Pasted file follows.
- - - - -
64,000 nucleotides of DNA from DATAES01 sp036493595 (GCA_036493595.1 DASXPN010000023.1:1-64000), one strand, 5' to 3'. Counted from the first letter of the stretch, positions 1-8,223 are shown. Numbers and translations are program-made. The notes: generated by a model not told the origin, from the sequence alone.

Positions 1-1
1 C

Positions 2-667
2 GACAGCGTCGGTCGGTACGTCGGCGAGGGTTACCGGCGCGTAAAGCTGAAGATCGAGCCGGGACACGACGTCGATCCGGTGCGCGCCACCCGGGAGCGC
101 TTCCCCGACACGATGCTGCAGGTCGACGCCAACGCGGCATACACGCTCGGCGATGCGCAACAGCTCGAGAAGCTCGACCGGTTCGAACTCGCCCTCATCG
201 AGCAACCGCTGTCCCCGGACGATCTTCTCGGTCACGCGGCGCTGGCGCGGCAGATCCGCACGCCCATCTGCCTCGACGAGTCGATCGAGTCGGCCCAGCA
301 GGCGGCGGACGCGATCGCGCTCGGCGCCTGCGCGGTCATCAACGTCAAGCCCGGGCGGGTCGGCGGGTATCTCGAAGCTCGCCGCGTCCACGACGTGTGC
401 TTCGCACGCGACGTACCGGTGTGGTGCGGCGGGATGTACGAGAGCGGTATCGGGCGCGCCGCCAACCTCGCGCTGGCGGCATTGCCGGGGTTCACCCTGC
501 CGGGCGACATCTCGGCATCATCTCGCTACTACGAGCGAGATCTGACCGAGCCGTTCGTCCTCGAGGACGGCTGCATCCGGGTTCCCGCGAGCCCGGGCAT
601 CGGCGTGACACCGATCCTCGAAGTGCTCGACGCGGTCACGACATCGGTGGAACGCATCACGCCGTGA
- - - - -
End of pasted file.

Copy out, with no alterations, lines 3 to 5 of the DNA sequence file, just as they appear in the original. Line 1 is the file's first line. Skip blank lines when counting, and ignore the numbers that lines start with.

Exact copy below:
1 C

Positions 2-667
2 GACAGCGTCGGTCGGTACGTCGGCGAGGGTTACCGGCGCGTAAAGCTGAAGATCGAGCCGGGACACGACGTCGATCCGGTGCGCGCCACCCGGGAGCGC